Remaking Disney’s animated 1940 classic Pinocchio as a live action film was always going to be a challenge, and director Robert Zemeckis makes a few notable updates to the screenplay with Chris Weitz — including, to a degree, the way the story ends.
But wow, should they have paid more attention to one particular song lyric.
Along with Pinocchio‘s existing classics “When You Wish Upon a Star” (this time sung by Cynthia Erivo as the Blue Fairy) and “I’ve Got No Strings,” four songs were written by Alan Silvestri and Glen Ballard for the live remake, including one that sees Tom Hanks’ Geppetto singing the line “Pinocchio! Pinocchio! Holy smokey-o!” in earnest.
But one song, “The Coachman of Pleasure Island,” contains one of Disney’s most questionable lyrics yet (one of, though, no one’s taking that award from Aladdin).
‘Pinocchio’ review: One of Disney’s darkest films lightens up (a little) with Tom Hanks
After escaping a creepy child-captor, Pinocchio lands right bang in the clutches of another one, finding himself on the vehicle of the Coachman (played by Luke Evans). It’s one of the film’s darkest and most uncomfortably sinister storylines: the Coachman in the original film is a lecherous man who “collects stupid little boys” and carts them off into a hedonist theme park called Pleasure Island (eep), which is essentially a trap in a human trafficking scheme — yep, in a kids’ movie. In the live action version, Evans tones down the original Coachman’s creep factor, but still channels a Fagin-like energy to his child-kidnapper role.
Luke Evans as the Coachman, taking his human trafficking haul to Pleasure Island (I am not joking).
Evans, a Disney live action alumni who took on Gaston in Beauty and the Beastgets his own new song, “The Coachman of Pleasure Island,” a sinister ditty about peer pressure, denying one’s conscience, not being a “party pooper,” and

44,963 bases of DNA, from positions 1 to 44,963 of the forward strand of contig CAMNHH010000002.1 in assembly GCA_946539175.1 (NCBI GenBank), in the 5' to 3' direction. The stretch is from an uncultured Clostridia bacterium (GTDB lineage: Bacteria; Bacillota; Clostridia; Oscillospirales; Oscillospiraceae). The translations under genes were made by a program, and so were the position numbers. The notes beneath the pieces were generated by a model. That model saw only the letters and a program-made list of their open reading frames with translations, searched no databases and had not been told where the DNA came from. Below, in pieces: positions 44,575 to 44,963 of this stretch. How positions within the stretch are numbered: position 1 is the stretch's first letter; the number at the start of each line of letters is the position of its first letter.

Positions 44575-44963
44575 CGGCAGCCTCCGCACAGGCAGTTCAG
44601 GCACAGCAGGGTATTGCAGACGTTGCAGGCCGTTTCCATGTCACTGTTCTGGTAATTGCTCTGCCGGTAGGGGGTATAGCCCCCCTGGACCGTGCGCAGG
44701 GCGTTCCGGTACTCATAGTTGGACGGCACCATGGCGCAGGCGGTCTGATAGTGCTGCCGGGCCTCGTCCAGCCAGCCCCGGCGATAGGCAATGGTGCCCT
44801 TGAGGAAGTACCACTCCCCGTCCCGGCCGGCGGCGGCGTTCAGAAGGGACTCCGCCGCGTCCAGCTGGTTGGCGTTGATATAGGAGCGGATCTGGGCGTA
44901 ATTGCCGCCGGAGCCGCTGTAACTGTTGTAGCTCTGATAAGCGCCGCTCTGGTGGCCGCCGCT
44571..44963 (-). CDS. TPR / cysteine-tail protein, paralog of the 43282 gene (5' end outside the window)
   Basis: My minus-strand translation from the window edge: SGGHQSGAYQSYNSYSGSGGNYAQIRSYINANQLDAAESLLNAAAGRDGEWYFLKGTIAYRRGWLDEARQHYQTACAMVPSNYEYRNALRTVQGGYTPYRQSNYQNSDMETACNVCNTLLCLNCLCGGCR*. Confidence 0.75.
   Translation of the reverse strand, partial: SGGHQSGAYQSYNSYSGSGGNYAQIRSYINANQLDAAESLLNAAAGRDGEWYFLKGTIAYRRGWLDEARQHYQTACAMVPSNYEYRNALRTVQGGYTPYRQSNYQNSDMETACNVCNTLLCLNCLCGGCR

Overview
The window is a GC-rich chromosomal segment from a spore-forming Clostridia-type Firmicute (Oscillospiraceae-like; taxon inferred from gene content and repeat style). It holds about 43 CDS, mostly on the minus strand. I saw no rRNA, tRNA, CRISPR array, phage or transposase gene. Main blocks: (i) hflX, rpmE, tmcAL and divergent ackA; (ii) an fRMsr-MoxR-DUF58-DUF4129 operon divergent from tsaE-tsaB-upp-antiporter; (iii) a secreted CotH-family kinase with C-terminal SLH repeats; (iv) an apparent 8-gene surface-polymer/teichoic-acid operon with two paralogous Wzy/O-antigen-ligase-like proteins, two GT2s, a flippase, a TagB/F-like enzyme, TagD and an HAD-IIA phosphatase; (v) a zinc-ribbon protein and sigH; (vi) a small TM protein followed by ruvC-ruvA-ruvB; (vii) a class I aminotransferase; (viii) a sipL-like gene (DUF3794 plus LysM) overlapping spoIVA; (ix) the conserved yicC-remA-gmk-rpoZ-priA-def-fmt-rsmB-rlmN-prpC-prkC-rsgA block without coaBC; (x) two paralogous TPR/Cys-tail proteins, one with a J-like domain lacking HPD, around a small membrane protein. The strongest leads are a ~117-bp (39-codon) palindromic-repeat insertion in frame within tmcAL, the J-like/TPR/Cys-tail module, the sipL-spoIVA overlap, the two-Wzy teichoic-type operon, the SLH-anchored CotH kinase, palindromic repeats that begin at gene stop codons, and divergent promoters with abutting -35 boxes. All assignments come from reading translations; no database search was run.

threatening convincing Pinocchio to join his little kidnapped cart of children to their destination. The new film has added girls to the Coachman’s cart (so progressive!), which appears to be a step toward addressing the 1940 film’s failings. But the film shoots itself square in the foot with a truly misogynistic lyric awash in conventionally gendered nonsense.
“Real boys always want more / And real girls always like the real boys more.”
I’ll let you read that again. Even listen to it, and tell me if I’m hearing it wrong.
For a film that actually starts off on the right foot in its obsession with whatever the hell a “real boy” is supposed to be — “You have to prove that you are brave, truthful, and unselfish,” according to the Blue Fairy — it cannonballs into noooope territory with one line. The song isn’t in the original film, so the songwriters have added this line to a film song released in 2022. When the Coachman sings “Real boys always want more,” he’s inevitably referring to the piles of candy and pints of root beer awaiting them at Pleasure Island, but the line doesn’t specify this at all, instead seeming champions a general sense of toxic masculinity in children.
The second line, “Real girls always like the real boys more,” is sung by the girls on the cart. Are they brainwashed? According to this song, “real girls” prefer the “real boys” who “always want more”. This complete nonsense is blatant promotion of gender roles and compulsory heterosexuality, feminist Adrienne Rich’s concept that our culture always steers us to see any connection between women and men, girls and boys, as romantically inclined. Plus, it’s worth pointing out the restricted cisgender binary here, and the lack of acknowledgment for non-binary, transgender, and gender non-conforming kids — an inclusion of whom would have been an awesome move from Disney in a film that actually takes pains to determine “real boys” by their bravery, honesty, and altruism.
Yes, all these kids get their comeuppance for bowing to peer pressure — but the Coachman notably does not. However, in a time where speaking out against misogyny, and working to dismantle systems of oppression must be prioritized even from an early age, why did Disney think an entitled, sexist lyric like this would be fine? Yes, this song is sung by a villain, so is meant to demonstrate the most putrid of opinions, not to be taken on as one’s own — I assume it had lofty “Poor Unfortunate Souls” ambitions. But distinguishing between the villain’s dubious song lyrics and the overarching message of the film seems a bit of an ask for kids, who tend to take things literally more often than not.
Maybe you’re fine with this line, maybe it’s struck a minor chord with me only. But I dread the thought of kids singing this arguably catchy song in the playground in 2022 — and even worse, believing those words and reinforcing the gender roles we should be trying to dismantle, including in popular culture.